FLOGGING your old iPhone, desktop PC and even fax machine could pay for Christmas this year.
The average British home has as much as £679 worth of old gadgets kicking about in old drawers, according to numbers crunched by The Sun.
That includes old smartphones, games consoles, kitchen appliances, broken PCs and more.
Beloved retro consoles are fetching upwards of £5,000 on eBay.
Uswitch estimated earlier this year there's £7 billion worth of disused gadgets and electrical appliances in Brit homes.
A spokesperson for the price comparison website said the average family can make more than £600 by selling and recycling the space-fillers.
They told us: "Selling your old tech is a great way to earn a little extra cash, especially with Christmas just around the corner.
"On average, each UK household could earn up to £620 from the unused electricals they have lying around their homes.
"If you do sell any of your gadgets, always remember to make sure you delete any data and personal information from devices before passing on to the new owner."
Websites like Sell My Mobile, Mazuma and Cash In Your Gadgets will recycle or resell appliances, often paying out more than you might expect.
We decided to seek out a few examples that could bag you a combined £679 in time for Christmas.
Here are a few ideas.
BlackBerry KeyOne 2017 64GB: £42
An almost 5-year-old 64GB BlackBerry KeyOne in working condition can fetch £42 on Sell My Mobile.
The Android smartphone was the last device ever built by BlackBerry, making it a target for tech fans' nostalgia.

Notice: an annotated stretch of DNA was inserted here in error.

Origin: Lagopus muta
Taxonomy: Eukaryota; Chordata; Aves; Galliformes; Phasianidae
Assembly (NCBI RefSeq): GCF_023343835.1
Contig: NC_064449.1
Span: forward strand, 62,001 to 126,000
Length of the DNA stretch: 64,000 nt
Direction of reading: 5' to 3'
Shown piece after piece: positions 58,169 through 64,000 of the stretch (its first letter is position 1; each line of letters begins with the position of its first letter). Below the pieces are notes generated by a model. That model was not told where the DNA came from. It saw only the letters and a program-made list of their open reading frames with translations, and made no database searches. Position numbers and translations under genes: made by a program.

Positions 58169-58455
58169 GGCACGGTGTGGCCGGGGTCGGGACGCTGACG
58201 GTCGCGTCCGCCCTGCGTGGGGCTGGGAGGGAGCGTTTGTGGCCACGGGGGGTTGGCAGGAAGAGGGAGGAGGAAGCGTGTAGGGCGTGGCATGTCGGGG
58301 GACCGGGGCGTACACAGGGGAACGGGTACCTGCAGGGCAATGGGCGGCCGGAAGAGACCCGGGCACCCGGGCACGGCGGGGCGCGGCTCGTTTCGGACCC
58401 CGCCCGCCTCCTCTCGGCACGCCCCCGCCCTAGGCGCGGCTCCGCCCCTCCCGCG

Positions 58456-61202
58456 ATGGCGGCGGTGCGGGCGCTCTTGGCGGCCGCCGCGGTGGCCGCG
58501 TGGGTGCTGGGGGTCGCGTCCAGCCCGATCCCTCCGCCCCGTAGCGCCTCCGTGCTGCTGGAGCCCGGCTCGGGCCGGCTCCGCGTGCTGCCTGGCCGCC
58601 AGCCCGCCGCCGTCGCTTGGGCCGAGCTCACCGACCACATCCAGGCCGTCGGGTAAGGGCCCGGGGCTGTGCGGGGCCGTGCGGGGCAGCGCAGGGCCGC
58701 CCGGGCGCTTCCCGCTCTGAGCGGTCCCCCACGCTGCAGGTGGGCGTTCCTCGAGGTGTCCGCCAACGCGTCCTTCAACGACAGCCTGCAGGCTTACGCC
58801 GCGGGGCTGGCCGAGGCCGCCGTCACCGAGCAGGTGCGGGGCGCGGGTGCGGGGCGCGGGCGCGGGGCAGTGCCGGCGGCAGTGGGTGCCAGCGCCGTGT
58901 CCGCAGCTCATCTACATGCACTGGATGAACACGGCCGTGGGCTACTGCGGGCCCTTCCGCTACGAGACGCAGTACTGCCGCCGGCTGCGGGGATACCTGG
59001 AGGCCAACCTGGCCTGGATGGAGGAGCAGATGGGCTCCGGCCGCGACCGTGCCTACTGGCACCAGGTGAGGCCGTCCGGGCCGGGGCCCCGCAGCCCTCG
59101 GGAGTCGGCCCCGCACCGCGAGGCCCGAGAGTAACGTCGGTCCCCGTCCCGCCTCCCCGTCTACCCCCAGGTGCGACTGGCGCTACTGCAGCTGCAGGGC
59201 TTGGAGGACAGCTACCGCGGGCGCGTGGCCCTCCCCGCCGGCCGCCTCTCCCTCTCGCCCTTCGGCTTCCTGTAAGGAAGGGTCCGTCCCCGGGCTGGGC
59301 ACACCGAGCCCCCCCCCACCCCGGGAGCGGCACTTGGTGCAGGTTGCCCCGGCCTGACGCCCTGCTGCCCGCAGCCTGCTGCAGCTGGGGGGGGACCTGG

Slim PS4 1TB: £110 or £200 if working
Mazuma will pay more than £100 for a Slim PS4 with 1TB storage.
But if your console is working, you can bag £200 for it on eBay.
The slimline PlayStation was launched well over five years ago, keeping its value remarkably well.
And if yours is in good shape, you can take advantage this Christmas.
Dell Inspiron 2012 with Intel i5 processor: £117
Desktop PCs may seem old-fashioned, but some are still wanted by recyclers for their valuable materials.
Cash In Your Gadgets will pay as much as £117 for a 2012 Dell with a Dell Intel Core i5 processor.
After all, it's the microchip they want.
iPhone 7: £170
iPhones are famous for staying pretty high in price up to years after their release.
With the newest models proving so expensive, many consumers would rather wait.
If you're now upgrading to a more recent model and have an old iPhone 7 lying about the house, now might be the time to flog it.
On eBay, they regularly fetch £170, condition permitted.
Bosch Serie 2 dishwasher: £60
Preowned kitchen appliances are more popular than ever, with delivery slots for new models particularly hard to find at this time of year.
And like desktop computers, their parts are often still worth good money to recyclers.
But if it's time to upgrade – or you just want to go back to rubber gloves and a sponge – a Bosch dishwasher in decent shape could pocket you £60-plus on eBay.
Nespresso by Magimix coffee machine: £30
It doesn't sound like much for a home brewer that can cost up to £150 new, but if your coffee machine has better days it can still fetch a decent sum.
Sellers on Gumtree and eBay are flogging Nespresso machines for upwards of £30.
The founder and editor of MoneyMagpie, Jasmine Birtles, told us Brits should also keep an eye out for the boxes gadgets came in.
She said: "Selling an iPhone box isn't going to make you rich, but they're worth more than a few quid on eBay.
"After all, it's not like you paid anything for it."
Other unexpected strange money makers include breast milk and even your own hair.
And coveted Birkin handbags, which already cost hundreds, gain value very, very quickly.
Jasmine added: "If you buy a Birkin bag, keep it in the attic.
"It's probably a better investment than the stock market."
Still, shoppers have been warned to keep security in mind.
Deleting personal data from sold and recycled devices is key, as information can be retrieved by the devices' new owners.
And you must shop around, not only for the best deal on offer but also for the most reliable websites, too.
Not all will be legit, particularly during scam season.
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